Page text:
A spokeswoman for the office of the Queen's new representative in Canada has bad news for amateur code breakers puzzling over David Johnston's coat of arms.
Don't bother trying to find a hidden message in the string of zeros and ones that adorn the Governor-General's heraldic design. There is none.
"It is not as deep as people thought it might be," said Annabelle Cloutier, an official at Rideau Hall, the viceroy's residence and office. "It was really just a symbol."
Apparently, sometimes a row of digits is just a row of digits.
This will surely disappoint would-be cryptographers who have filled pages of Internet websites with speculation and jokes about the ultimate meaning of 33 gold-coloured characters at the bottom of Mr. Johnston's coat of arms.
Ms. Cloutier said Rideau Hall has been following the debate over the string of binary characters and is surprised more people haven't called to verify whether there is a secret embedded in the heraldic imagery.
"Nobody really came to us," she said. "There is no code behind the code. It refers to the digital era in which we live."
The numbers in question are: 110010111001001010100100111010011.
The Governor-General's office was never silent on this question. From the day the coat of arms debuted on Oct. 1, it offered a brief explanation for the digits:. "The wavy band inscribed with zeros and ones represents a flow of information, digital communication and modern media," Rideau Hall said in a release when Mr. Johnston was installed as Canada's 28th Governor-General.
This meaning certainly reflects Mr. Johnston's background as president of the University of Waterloo, located in a technology-sector-heavy part of Ontario. The region is also home to Research in Motion, maker of the BlackBerry smart phone.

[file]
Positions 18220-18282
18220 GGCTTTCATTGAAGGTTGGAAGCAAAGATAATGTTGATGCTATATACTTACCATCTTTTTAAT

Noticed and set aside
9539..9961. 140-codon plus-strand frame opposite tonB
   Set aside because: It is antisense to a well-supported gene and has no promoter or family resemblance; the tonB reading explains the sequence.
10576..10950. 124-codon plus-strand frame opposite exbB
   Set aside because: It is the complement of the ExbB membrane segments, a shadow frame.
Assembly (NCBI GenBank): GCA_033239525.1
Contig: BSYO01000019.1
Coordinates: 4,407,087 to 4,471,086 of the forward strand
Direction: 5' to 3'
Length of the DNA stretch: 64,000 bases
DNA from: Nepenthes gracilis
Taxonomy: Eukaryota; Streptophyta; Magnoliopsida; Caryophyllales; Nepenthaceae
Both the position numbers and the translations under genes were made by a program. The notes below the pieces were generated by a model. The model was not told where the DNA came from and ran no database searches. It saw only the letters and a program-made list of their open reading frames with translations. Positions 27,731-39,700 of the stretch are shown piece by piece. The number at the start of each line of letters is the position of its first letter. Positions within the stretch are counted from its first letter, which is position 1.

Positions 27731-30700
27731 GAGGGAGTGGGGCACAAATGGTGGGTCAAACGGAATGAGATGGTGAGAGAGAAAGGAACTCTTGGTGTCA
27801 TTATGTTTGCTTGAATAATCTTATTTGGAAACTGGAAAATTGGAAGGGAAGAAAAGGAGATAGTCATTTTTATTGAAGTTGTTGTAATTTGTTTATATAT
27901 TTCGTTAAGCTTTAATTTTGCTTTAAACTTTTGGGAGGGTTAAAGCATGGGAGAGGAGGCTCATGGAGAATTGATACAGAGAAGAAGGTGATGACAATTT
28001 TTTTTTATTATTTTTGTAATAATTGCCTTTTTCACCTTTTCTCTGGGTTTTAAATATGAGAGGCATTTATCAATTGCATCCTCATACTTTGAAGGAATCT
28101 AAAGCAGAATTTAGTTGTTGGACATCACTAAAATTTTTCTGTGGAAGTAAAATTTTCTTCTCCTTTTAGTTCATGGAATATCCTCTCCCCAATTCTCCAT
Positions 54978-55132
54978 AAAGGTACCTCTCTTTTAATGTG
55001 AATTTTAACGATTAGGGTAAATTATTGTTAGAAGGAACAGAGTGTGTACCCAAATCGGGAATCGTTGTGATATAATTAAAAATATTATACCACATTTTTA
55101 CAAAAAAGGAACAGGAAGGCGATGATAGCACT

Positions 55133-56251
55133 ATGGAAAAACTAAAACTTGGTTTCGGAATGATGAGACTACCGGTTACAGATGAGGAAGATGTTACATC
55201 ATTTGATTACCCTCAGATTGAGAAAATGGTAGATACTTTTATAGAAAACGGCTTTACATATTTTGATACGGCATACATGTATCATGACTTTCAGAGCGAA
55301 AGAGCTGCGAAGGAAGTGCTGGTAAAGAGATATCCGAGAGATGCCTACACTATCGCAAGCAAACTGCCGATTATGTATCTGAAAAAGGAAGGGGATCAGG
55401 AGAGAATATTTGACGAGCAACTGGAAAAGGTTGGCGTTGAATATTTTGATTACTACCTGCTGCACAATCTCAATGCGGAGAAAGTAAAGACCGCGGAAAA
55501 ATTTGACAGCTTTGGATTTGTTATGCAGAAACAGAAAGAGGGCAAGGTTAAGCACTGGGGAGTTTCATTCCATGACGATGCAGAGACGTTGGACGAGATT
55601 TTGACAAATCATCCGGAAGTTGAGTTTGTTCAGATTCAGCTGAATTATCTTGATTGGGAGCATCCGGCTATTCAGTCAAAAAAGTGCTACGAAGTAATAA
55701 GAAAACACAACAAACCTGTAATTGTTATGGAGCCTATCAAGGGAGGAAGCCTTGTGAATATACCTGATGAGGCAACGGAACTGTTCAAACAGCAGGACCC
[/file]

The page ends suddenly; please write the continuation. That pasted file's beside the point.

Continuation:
But Rideau Hall's original explanation didn't satisfy sleuths, who started running the digits through calculators, trying to convert them into some comprehensible order.
Ms. Cloutier said Canada's Heraldic Authority, which designed Mr. Johnston's coat of arms, is thrilled by all the attention. The low-profile organization, populated by people with degrees in history and medieval studies, is delighted its work is being so widely discussed.
"Efforts to decode the meaning of the number using ASCII, Morse, grouping by 3/11 and other theories [have]so far come up empty," a user named Lev13than wrote on Slashdot.com.
"Right now it's a toss up between random, the phone number 683-077-0643 and Morse code for "send help - trapped in a coat of arms factory". Is 110010111001001010100100111010011 the combination to his luggage, or just a random stream of digits?"
A CBC reader suggested the design was a nod to Freemasonry. "Is David Johnson a mason? If he is this could mean that he has achieved the rank of a 33 degree mason," Ajax88 wrote on Cbc.ca
Others at CBC suggested the string of digits was a reference to the global population. One, Gotchalookin, said: "It is possible that the number represents an estimate of the number of people on the planet at 6.83 billion-ish - give or take 600 million."
March2010, another Cbc.ca user, opined that this was a dead end. "I looked this up earlier, we hit that number on July 29 2008. Nothing seems significant however for that date."
Some guessed right away that the string of numbers was merely a cosmetic gesture to high tech.
"I think it's safe to assume that it's an aesthetically pleasing bit of random binary to symbolically carry the message that he's in with technology," one user on Slashdot.com named Sockatume wrote of David Johnston. "[It's]much the same way one might tattoo some bitching runes onto one's arm to convey how one is incredibly down with the druids."
Others joked the coat of arms contained a hidden gift from one of Canada's iconic corporations.
"It's for a bar code," Poubelle on Reddit.com said. "If you print it out and take it in to Tim Horton's you get a free medium double-double. (Offer valid for the duration of Johnston's term in office. Offer not valid in Quebec.)"
Rideau Hall's Ms. Cloutier said Canadians may not know the Canadian Heraldic Authority will design coats of arms for anyone.
The authority charges a minimum of about $2,500 to perform the service, a fee level she says is cheaper than purchasing, say, a business logo from a graphics designer.